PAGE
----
Yesterday was Yom HaShoah, a day of remembrance for the Holocaust of World War II. It’s a day I knew nothing about until a friend’s Twitter post and my sister-in-law’s blog entry. It’s a somber day in Israel and a siren sounds twice during the day bringing everything to a halt for two minutes of silence. People even stop their cars and get out.
Like much of family history, Holocaust stories are important to share and remember. These stories (Holocaust and otherwise) provide a vital infusion of humanity and connection into what could otherwise be distant history. These stories are not so distant history, even if they happened hundreds of years ago. We’re still connected to them and they had an impact on our DNA.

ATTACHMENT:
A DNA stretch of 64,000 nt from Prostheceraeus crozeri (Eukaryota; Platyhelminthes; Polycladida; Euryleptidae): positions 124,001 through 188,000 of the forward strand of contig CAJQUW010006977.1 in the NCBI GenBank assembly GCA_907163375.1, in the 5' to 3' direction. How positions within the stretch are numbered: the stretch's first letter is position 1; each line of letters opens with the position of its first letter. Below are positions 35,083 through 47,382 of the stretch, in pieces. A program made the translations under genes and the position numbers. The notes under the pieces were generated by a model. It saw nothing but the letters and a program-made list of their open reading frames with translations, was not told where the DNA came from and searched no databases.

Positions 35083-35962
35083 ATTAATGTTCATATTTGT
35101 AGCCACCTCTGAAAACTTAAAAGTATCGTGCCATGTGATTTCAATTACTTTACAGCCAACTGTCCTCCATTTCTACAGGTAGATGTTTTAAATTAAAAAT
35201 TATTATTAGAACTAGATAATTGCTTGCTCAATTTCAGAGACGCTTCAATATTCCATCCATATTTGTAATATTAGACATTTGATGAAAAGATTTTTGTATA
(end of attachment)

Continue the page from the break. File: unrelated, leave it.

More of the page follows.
Here’s a brief excerpt of my sister-in-law’s story:
All of the able bodied Jews were used as slave labor in various capacities, while the old, sickly, and the children were left behind in the ghetto. One day my grandparents and oldest uncle returned from their day of “work” to find that those they had left behind in the ghetto had been slaughtered. Their bodies were left in the streets. My great grandparents were amongst the dead, as well as my uncle, who had been decapitated. He was three years old. My grandfather realized that he needed to escape the ghetto or die. He somehow managed to get himself, my grandmother, and my teenage uncle out of the ghetto. They spent the next few years in the woods of Poland with Partisans. The fought the Nazis by sabotaging bridges and trains.
It’s worth reading the rest of her post (though I disagree with her political conclusions).